So what’s the problem? For reasons hard to fathom, the Bonner County Commission reversed field and has effectively placed a cloud over further sales of these ever-increasingly valuable hangar home-sites by publicly speculating that they might not grant homeowners access to the main runway from the development.

Of course, if the County persists in this stance, it would also be blocking missionary and backcountry high-performance plane builder Quest its access to the main runway because Quest uses SilverWing’s taxi­way and runway access.

Thus far, Bonner County has spent in excess of $1 million taxpayer dollars trying to defend this indefensible mid-stream shift. SilverWing understandably is trying to protect their investment but has made it clear that they would welcome a negotiated settlement that allows them to remove the cloud the county has placed over their project and to proceed. Thus far, Bonner County, through its high priced California law firm, has rebuffed any overtures, despite having so far lost every motion they’ve made for summary judgment or any other legal maneuvering.

SilverWing, for its part, is utilizing the legal services of Boise-based Givens Pursley. When depositions are held, SilverWing sends one attorney, but Bonner County’s team can and often does consist of five or more attorneys and county employees. I’m sure the California attorneys are enjoying cutting the fat hog they think they see in their government contract with Bonner County.

Here’s a prediction though from a non-lawyer, though: The county is holding a losing hand and, when it comes time to pay the piper, the cash-strapped county may be facing bankruptcy if it has no insurance that will cover it in case it loses.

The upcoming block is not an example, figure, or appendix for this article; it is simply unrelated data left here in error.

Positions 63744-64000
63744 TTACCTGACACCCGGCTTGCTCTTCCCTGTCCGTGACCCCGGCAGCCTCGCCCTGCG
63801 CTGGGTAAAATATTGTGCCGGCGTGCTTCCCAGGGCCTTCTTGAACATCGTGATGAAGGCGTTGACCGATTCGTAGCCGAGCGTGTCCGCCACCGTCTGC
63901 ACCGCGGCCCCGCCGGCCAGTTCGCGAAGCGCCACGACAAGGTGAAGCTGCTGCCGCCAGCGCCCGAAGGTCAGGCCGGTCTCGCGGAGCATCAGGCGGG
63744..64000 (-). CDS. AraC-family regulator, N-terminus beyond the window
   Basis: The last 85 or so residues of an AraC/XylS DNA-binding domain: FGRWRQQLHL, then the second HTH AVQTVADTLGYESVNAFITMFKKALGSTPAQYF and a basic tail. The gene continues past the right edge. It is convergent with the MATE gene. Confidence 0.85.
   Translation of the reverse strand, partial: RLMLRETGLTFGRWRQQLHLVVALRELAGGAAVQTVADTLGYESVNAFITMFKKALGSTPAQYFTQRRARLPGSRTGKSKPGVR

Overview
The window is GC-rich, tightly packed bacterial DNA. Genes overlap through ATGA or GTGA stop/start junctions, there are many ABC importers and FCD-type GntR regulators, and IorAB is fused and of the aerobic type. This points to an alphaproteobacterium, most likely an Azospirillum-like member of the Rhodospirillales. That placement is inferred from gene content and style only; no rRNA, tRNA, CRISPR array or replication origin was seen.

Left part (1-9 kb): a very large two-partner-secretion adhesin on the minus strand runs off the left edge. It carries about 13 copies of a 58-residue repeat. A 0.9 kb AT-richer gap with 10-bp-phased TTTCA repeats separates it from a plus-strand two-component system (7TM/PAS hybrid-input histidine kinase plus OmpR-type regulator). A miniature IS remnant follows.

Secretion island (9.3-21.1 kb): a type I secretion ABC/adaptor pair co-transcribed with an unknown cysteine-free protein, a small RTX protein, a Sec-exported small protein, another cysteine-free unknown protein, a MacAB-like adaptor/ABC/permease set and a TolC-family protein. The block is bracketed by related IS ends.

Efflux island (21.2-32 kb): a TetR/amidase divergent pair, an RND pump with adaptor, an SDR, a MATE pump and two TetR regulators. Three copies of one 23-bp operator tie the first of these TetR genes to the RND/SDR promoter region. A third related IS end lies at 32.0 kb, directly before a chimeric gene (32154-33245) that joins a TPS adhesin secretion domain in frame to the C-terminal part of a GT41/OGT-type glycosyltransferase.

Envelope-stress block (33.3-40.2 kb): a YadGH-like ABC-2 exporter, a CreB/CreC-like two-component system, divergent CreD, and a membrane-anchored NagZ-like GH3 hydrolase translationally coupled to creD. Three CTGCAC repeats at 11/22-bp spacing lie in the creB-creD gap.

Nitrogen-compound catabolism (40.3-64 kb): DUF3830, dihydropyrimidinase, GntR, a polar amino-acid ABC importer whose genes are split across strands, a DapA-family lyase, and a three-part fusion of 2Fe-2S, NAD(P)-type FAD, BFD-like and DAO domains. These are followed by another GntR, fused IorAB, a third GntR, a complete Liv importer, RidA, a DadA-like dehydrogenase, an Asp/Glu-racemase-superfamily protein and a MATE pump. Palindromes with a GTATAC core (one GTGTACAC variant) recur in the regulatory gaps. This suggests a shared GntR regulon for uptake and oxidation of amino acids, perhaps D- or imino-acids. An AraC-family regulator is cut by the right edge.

Someone, somewhere in that Bonner County courthouse better start reining in the county’s spendy ways and better start thinking through some “what-if” scenarios.

A little common sense should lead all parties to the conference table and a negotiated settlement fair to all. In the meantime, the next time you hear some businessman say one can’t trust any level of government to keep its word, recount to them this classic example being perpetrated in Bonner County.

On the front pages


Here’s what public affairs news made the front page of newspapers in the Northwest today, excluding local crime, features and sports stories. (Newspaper names contracted with location)

Big story of the day in:
ID - State Senate votes for guns on campus
OR - Water levels
WA - Big snowfall in Cascades

Otter directs ISP to investigate CCA (Boise Statesman, Nampa Press Tribune)
Oregon minimum wage draws workers (Boise Statesman)
Hatcheries targeted by lawsuits (Boise Statesman)
ID Senate votes for college campus guns (TF Times News, Lewiston Tribune, Pocatello Journal)
Lewiston High upgrade considered (Lewiston Tribune)
Whitman County lost ballots (Moscow News)
Moscow won't write legislature on gay ordinance (Moscow News)
Nampa Development Corporation board dissolved (Nampa Press Tribune)